10 Types of FOODS you NEVER serve to an ITALIAN in Italian Restaurants


You know what I hate? When Restaurants AROUND THE WORLD try to change the REAL DEAL. The world is made up of hundreds of cultures and with them come all different types of food. AUTHENTIC FOOD. So why try and change the flavours and call it the same thing? It’s not! Its FAKE! Check out my top ten worst FOOD NIGHTMARES. If you see any of these on an ITALIAN menu ENTER AT YOUR OWN RISK. Because it’s probably NOT Italian. Top 10 foods not to serve to an italian.

Italian Food in top of the list as best cuisine in the world: http://travel.cnn.com/explorations/eat/worlds-best-food-cultures-453528/

Cooking is beautiful and fun but we should never forget the basic rules.

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Re-watch the 10 Types of Food You NEVER Serve to an Italian: https://youtu.be/ssyEBA8SMOI

20 comments

  1. Hello,

    I found your video hysterical! Quite amusing. And I have to agree with you on much of what you said but if you could allow me some time, and any other Italians who happen to read this post.

    First of all, I’m an American who is of German, Japanese, English, and Swedish ancestry. The English and German goes back before the foundation of the USA. My Swedish-German came to this country after the US’s Civil War (1861-1865) and more German and the Japanese came to the US after WWII. I have no Italian ancestors nor claim to your culture or its food. I just appreciate real Italian food. I highly prefer real Italian food over American-Italian food in fact. I even worked for a time when I was young in an American-Italian restaurant and was completely repulsed by the vast majority of our menu.

    I was first clued in by a friend who is Italian as to how different real Italian food is from the food most of us are served outside Italy. This friend doesn’t care if it’s American-Italian, English-Italian, German-Italian, Japanese-Italian, etc. He refuses to eat it and it quite offended by it. It doesn’t matter where we are traveling, if we aren’t in Italy then ‘Italian’ is not an option for dining out. The offense I don’t quite understand but I can accept not wanting to eat it because of the palate. I would like to offer many people an explanation as to why the Italian dishes have radically changed so much outside of Italy.

    First off, real Italian cuisine was based on ‘la misera,’ or poverty. That is why it is beautifully simple and seasonal. But it was poverty that caused many of these Italians to leave Italy and immigrate to other countries. Countries that would lack the very basic ingredients that Italians would consider indispensable. So these immigrants had to substitute many things with other things. For example: since certain cheeses were unavailable they’d use cheeses that were available and furthermore, more cheese all together. Since pancetta wasn’t available until more recent years they’d use bacon or ham instead. And as they began their second and third generations who never had been to Italy, these second and third generation Italians grew up only knowing the cuisine in front of them. This was their Italian food. And they shared it with their children who shared it with their children and so on.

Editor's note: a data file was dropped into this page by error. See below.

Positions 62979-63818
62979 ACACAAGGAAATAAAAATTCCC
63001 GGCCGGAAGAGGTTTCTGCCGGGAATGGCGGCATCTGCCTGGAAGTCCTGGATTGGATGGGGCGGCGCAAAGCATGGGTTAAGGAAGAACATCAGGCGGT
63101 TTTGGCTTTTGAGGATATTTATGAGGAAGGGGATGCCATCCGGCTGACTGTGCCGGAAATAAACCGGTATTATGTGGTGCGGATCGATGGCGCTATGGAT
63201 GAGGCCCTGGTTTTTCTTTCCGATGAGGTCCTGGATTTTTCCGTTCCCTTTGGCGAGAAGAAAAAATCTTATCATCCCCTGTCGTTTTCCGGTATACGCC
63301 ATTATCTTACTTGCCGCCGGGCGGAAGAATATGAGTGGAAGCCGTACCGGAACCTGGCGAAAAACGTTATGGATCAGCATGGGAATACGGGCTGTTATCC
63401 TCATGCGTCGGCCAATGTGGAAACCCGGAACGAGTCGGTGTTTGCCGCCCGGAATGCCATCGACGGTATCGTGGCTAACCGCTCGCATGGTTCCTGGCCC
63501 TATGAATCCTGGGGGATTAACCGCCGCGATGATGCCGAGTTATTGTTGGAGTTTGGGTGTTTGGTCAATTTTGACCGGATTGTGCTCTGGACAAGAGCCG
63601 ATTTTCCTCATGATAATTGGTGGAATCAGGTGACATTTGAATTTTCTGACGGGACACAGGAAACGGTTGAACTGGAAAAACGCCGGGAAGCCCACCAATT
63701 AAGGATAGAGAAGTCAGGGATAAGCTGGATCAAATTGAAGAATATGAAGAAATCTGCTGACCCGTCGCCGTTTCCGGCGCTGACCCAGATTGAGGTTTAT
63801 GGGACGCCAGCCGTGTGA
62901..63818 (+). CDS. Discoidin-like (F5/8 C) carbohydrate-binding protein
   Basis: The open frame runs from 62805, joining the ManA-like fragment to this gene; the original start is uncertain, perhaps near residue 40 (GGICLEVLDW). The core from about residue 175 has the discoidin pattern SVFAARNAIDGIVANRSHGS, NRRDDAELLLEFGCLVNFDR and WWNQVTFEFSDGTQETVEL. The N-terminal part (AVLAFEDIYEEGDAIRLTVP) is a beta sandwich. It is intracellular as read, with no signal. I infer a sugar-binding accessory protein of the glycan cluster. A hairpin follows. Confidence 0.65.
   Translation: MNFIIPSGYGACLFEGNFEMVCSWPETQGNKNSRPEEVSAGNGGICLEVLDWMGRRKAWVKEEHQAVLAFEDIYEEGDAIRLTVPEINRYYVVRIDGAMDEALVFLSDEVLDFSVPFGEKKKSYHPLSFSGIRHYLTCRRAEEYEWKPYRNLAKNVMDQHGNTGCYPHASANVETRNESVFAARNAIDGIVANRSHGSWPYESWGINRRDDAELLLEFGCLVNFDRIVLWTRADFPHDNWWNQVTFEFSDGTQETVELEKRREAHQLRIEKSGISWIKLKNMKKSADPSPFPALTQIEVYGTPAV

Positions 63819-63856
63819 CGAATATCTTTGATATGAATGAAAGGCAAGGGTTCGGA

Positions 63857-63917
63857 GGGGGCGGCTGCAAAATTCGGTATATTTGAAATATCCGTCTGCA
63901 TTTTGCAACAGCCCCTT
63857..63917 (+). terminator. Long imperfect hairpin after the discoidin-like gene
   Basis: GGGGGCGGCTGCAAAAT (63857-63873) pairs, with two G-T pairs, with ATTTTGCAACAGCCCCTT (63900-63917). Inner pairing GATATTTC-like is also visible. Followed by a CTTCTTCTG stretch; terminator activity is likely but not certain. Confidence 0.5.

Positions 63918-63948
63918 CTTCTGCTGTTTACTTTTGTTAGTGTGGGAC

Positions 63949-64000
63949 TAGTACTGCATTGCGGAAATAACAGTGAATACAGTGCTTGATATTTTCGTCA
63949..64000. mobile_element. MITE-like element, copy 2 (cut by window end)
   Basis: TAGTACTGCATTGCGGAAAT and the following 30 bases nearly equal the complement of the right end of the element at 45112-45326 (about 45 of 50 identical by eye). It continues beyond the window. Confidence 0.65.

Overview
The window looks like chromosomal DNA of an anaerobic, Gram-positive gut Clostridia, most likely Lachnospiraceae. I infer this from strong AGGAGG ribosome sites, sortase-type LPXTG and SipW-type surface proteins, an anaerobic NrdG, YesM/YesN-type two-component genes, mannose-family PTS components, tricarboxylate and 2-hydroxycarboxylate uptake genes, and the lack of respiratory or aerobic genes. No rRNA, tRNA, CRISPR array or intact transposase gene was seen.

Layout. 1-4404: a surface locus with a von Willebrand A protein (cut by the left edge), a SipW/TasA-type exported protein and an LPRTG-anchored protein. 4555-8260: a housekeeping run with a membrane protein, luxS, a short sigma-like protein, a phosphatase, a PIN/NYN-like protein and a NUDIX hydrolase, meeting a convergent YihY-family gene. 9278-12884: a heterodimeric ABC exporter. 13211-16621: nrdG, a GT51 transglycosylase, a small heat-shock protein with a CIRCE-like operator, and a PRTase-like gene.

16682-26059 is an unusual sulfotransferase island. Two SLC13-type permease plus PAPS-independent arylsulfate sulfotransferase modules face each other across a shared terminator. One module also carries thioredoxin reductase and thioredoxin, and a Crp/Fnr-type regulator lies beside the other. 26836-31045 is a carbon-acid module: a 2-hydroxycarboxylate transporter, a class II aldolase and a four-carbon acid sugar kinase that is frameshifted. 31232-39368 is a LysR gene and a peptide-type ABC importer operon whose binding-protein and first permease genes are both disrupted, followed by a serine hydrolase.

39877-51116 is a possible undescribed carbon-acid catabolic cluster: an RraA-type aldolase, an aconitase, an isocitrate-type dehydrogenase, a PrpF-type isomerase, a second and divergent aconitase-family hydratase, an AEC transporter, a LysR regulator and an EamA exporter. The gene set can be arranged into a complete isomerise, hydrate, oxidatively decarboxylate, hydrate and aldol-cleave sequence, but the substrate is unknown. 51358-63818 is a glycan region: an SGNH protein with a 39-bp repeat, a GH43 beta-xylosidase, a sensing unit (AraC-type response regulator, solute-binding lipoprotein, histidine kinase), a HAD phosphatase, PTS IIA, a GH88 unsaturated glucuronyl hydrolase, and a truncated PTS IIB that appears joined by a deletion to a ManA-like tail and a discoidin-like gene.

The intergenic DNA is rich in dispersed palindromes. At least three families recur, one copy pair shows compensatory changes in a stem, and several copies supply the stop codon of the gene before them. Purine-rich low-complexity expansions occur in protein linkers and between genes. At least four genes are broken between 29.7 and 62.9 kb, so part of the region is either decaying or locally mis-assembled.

Another reason that majorly contributed to the mutation of non-native Italian food was the nature of the work of Italian immigrants. Here in the US the various immigrants from all over the world found work and it was heavy labor. People worked very hard for longer hours than we do today. That is why American-Italian food is very heavy and hearty. The people needed the calories and sustenance to work those long hours doing strenuous work.

    Lastly, when one owns a restaurant one must think of one’s patrons. If one want to succeed one will have to rearrange one’s food to meet the tastes of the clientele. If one is faced with the prospect of change or starvation, I think we all can agree that one will choose change by logic! And that’s what ‘Italian’ restaurant owners did to survive. They changed to meet the tastes of their American, English, German, French, etc. clientele and patrons.

    All food changes when it leaves its homeland. A great example I can think of from living abroad in Japan was a Japanese-Chinese dish called ‘mabodofu.’ It comes from the Chinese dish called ‘mapotofu.’ Both dishes include ground pork or beef or eggplants with tofu-bean curd that is all simmered in a thick sauce. The original Chinese dish has a chicken stock base, uses a spicy chili paste as a base for its sauce and has Szechuan peppercorns in the sauce (very spicy), and the dish is very oily. Japanese food tends to be very simple, like real Italian food. Japanese food lacks spicy foods and oily foods. So the Chinese restaurant owners in Japan were faced with changing this dish in order to make it appealing to the Japanese audience. Japanese mabodofu uses much less oil; instead of chicken stock it uses fish or seaweed stock because the Japanese palate is far more accustomed to those than chicken stock; the chili paste is cut with sweet bean paste and this makes the dish significantly less spicy and less salty in taste; and lastly the Szechuan peppercorns are completely omitted because most Japanese people would find them too spicy and unpleasant.